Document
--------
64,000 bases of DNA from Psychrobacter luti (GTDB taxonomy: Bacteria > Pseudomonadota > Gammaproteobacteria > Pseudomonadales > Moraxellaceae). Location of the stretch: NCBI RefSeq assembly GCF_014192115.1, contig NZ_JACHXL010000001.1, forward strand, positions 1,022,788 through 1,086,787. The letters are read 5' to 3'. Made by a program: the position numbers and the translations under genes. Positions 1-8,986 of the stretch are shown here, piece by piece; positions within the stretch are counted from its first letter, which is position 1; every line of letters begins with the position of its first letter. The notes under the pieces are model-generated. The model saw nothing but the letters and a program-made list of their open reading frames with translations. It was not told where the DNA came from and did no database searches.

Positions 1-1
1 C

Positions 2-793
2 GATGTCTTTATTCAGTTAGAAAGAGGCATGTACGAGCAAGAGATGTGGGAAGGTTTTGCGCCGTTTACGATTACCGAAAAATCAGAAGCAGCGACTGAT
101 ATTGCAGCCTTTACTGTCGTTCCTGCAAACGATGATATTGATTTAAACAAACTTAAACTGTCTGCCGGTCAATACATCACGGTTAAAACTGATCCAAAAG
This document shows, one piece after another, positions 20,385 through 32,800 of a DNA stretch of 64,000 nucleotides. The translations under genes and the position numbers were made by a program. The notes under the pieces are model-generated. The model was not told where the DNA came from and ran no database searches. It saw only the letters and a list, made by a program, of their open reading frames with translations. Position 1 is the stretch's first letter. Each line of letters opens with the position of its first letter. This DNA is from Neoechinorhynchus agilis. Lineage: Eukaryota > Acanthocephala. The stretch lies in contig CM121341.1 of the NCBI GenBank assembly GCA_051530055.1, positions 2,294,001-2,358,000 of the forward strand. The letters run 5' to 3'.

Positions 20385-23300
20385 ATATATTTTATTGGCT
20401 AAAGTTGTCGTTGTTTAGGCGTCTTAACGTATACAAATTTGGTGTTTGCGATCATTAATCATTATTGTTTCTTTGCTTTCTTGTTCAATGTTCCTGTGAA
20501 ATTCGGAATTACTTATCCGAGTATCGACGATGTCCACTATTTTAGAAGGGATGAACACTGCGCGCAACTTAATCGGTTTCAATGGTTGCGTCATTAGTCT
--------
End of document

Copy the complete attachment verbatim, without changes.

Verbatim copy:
64,000 bases of DNA from Psychrobacter luti (GTDB taxonomy: Bacteria > Pseudomonadota > Gammaproteobacteria > Pseudomonadales > Moraxellaceae). Location of the stretch: NCBI RefSeq assembly GCF_014192115.1, contig NZ_JACHXL010000001.1, forward strand, positions 1,022,788 through 1,086,787. The letters are read 5' to 3'. Made by a program: the position numbers and the translations under genes. Positions 1-8,986 of the stretch are shown here, piece by piece; positions within the stretch are counted from its first letter, which is position 1; every line of letters begins with the position of its first letter. The notes under the pieces are model-generated. The model saw nothing but the letters and a program-made list of their open reading frames with translations. It was not told where the DNA came from and did no database searches.

Positions 1-1
1 C

Positions 2-793
2 GATGTCTTTATTCAGTTAGAAAGAGGCATGTACGAGCAAGAGATGTGGGAAGGTTTTGCGCCGTTTACGATTACCGAAAAATCAGAAGCAGCGACTGAT
101 ATTGCAGCCTTTACTGTCGTTCCTGCAAACGATGATATTGATTTAAACAAACTTAAACTGTCTGCCGGTCAATACATCACGGTTAAAACTGATCCAAAAG
This document shows, one piece after another, positions 20,385 through 32,800 of a DNA stretch of 64,000 nucleotides. The translations under genes and the position numbers were made by a program. The notes under the pieces are model-generated. The model was not told where the DNA came from and ran no database searches. It saw only the letters and a list, made by a program, of their open reading frames with translations. Position 1 is the stretch's first letter. Each line of letters opens with the position of its first letter. This DNA is from Neoechinorhynchus agilis. Lineage: Eukaryota > Acanthocephala. The stretch lies in contig CM121341.1 of the NCBI GenBank assembly GCA_051530055.1, positions 2,294,001-2,358,000 of the forward strand. The letters run 5' to 3'.

Positions 20385-23300
20385 ATATATTTTATTGGCT
20401 AAAGTTGTCGTTGTTTAGGCGTCTTAACGTATACAAATTTGGTGTTTGCGATCATTAATCATTATTGTTTCTTTGCTTTCTTGTTCAATGTTCCTGTGAA
20501 ATTCGGAATTACTTATCCGAGTATCGACGATGTCCACTATTTTAGAAGGGATGAACACTGCGCGCAACTTAATCGGTTTCAATGGTTGCGTCATTAGTCT